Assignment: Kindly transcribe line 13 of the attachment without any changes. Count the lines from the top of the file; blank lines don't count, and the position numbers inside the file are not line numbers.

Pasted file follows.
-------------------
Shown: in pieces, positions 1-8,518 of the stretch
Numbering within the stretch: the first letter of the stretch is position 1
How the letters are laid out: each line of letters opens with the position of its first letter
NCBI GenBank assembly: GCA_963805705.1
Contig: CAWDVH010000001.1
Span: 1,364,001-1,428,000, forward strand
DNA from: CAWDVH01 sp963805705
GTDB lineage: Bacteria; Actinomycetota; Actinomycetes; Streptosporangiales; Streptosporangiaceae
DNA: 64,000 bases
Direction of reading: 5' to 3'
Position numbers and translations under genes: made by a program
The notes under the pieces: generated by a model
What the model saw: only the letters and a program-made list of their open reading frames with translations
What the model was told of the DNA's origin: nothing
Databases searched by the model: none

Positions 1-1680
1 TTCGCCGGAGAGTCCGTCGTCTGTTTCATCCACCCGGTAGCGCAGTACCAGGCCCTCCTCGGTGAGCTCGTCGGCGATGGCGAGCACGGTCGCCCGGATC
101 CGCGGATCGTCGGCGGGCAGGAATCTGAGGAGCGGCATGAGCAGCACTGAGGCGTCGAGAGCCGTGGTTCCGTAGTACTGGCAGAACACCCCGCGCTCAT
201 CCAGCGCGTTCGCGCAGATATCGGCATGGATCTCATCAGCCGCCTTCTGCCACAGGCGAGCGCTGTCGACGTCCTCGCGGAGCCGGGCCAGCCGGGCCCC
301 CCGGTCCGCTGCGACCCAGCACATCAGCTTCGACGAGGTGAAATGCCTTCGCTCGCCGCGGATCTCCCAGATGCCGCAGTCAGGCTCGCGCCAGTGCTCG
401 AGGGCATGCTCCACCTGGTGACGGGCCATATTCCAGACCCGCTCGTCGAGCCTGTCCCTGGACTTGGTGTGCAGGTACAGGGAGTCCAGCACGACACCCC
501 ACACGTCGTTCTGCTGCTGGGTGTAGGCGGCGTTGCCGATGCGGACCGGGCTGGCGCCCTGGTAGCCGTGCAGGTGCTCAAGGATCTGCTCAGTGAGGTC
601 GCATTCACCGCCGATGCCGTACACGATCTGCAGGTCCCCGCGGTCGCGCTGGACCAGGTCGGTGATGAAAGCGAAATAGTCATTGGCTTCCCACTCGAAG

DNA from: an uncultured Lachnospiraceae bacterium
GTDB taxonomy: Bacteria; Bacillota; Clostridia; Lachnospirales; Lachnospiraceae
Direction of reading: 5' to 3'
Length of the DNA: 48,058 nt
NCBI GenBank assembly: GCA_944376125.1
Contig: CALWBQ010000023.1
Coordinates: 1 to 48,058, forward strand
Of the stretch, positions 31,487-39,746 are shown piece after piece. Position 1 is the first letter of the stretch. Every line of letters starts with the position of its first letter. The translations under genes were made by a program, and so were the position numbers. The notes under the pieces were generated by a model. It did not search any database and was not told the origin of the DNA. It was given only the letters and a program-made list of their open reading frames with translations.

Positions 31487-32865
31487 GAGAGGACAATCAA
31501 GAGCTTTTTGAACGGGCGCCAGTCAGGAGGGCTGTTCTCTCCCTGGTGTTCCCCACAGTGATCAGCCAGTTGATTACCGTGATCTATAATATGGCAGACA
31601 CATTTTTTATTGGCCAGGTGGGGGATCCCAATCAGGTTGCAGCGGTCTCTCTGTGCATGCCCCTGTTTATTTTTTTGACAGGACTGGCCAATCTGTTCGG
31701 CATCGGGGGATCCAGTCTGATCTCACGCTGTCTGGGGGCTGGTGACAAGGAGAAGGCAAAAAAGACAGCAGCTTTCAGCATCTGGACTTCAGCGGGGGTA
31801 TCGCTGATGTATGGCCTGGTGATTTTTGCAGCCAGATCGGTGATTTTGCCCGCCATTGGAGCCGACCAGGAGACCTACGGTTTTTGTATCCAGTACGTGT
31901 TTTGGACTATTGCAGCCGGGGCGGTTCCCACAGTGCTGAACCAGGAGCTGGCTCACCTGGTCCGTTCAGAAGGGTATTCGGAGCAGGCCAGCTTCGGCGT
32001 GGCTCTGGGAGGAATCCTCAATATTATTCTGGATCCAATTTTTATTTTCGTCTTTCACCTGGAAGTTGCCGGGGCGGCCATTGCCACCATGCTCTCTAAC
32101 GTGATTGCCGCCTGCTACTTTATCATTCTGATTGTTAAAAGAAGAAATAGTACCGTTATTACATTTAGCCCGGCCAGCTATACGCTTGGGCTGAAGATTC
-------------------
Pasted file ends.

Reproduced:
What the model saw: only the letters and a program-made list of their open reading frames with translations